- 1975: In August the UDT mounts a pre-emptive coup against Portuguese authority and FRETILIN; East Timor slides into civil war between the parties favouring independence (but also including APODETI in support of the UDT). The Portuguese administrators withdraw to Atauro island off he capital, Dili. FRETILIN gain the upper hand and, in November, make a Unilateral Declaration of Independence. The UDT and APODETI oppose this.
- On 7 December Indonesian “volunteers” cross the border to assist the UDT/APODETI, followed by a full-scale military invasion
- 22 December 1975: Adoption of UN Security Council Resolution 384 calling on all States to respect the territorial integrity of East Timor and on Indonesia to withdraw its forces from the territory.
- 1976: Indonesia annexes East Timor as its twenty-seventh province. Many killed in the violence and famine that followed.
- 12 November 1991: Indonesian forces open fire in the Santa Cruz cemetery killing up to 200 East Timorese.
- 1 October 1996: Bishop Carlos Belo and exiled activist Jose Ramos Horta receive the Nobel Peace Prize.
- 21 May 1998 President Suharto falls.
- 7 May 1999: Adoption of UN Security Council Resolution 1236 welcoming the conclusion of an agreement between Indonesia and Portugal on a framework for consulting the people of East Timor.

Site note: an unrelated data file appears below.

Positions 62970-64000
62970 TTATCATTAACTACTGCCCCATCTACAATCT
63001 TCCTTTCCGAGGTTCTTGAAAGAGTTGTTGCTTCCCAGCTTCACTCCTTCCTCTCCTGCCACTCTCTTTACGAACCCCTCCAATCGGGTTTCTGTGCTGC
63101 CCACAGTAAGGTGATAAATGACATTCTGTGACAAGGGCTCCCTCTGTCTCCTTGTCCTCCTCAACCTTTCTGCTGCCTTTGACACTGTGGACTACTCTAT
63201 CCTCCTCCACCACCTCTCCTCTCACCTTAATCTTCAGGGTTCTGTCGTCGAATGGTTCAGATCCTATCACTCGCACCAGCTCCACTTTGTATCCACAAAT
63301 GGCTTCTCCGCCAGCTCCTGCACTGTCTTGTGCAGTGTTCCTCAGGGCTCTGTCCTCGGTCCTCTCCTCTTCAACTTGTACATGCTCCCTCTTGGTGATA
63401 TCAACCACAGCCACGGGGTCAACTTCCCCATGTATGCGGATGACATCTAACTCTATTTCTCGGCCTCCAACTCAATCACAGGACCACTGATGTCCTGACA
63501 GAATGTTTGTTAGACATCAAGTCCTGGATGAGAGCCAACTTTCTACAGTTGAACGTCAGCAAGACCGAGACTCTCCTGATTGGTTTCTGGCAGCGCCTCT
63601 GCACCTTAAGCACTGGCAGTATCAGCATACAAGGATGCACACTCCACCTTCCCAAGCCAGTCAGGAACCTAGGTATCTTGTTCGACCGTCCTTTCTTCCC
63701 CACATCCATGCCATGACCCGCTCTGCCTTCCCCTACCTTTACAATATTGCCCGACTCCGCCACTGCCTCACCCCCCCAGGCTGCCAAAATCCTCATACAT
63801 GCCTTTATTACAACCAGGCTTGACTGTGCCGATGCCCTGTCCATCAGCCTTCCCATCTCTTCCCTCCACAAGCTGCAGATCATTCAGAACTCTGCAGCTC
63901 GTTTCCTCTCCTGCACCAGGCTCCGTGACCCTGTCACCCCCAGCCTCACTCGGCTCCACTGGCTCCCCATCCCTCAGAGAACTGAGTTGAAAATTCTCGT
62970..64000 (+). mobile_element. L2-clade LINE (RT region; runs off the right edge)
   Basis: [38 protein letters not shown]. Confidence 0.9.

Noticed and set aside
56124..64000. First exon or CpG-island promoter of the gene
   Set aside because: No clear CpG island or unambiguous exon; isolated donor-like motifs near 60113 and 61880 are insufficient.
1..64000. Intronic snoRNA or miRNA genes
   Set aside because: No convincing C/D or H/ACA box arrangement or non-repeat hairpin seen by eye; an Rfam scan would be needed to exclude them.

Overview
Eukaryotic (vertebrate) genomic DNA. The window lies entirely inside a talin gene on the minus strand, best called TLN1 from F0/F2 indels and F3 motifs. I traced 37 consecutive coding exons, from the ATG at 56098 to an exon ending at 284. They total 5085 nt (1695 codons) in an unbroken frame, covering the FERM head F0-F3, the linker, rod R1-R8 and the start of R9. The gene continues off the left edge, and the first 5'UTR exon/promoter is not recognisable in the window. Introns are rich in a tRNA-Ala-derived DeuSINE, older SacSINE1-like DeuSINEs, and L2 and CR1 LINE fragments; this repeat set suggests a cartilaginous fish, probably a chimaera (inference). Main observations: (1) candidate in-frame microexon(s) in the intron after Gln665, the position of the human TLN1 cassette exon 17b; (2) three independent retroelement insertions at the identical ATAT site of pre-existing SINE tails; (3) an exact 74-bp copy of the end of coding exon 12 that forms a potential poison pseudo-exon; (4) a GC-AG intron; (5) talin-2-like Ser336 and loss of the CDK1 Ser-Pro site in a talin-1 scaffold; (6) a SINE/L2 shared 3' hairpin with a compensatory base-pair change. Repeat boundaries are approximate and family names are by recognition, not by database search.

- 11 June 1999: Adoption of UN Security Council Resolution 1246 establishing the UN Mission in East Timor (UNAMET).
- 30 August 1999: Nearly 99% turn out for East Timor Popular Consultation.
- 4 September 1999: UN Secretary General Kofi Annan announces 78.5% of East Timorese voted for independence. Followed by widespread violence by pro-integrationist militia groups.
- 6 September 1999: Militia violence begins in earnest; a huge proportion of the population displaced; refugees flee.
- 15 September 1999: Adoption of UN Security Council Resolution 1264 approving multi-national peacekeeping force for East Timor.
- 20 September 1999: Multinational force enters East Timor to restore order.
- 22 October 1999: Adoption of UN Security Council Resolution 1272 establishing the United Nations Transitional Administration in East Timor (UNTAET).
- 26 October 1999: UN takes direct responsibility for East Timor.
- 6 September 2000: Three UNHCR workers killed in Atambua, West Timor.
- 30 August 2001: First democratic elections for the Constituent Assembly.
- 15 September 2001: Inauguration of the Constituent Assembly.
- 14 March 2002: Start of the Ad Hoc Tribunal for East Timor in Jakarta
- 22 March 2002: Adoption of the Constitution
- 14 April 2002: Presidential election
- 17 May 2002: Adoption of UN Security Council Resolution 1410 establishing the United Nations Mission of Support in East Timor (UNMISET)
- 20 May 2002: Official handover of sovereignty from UNTAET to East Timor government, and celebration of Independence. UNMISET mandate begins.
- 27 September 2002: East Timor becomes 191st member of the United Nations
- 9 April 2007: Presidential Election.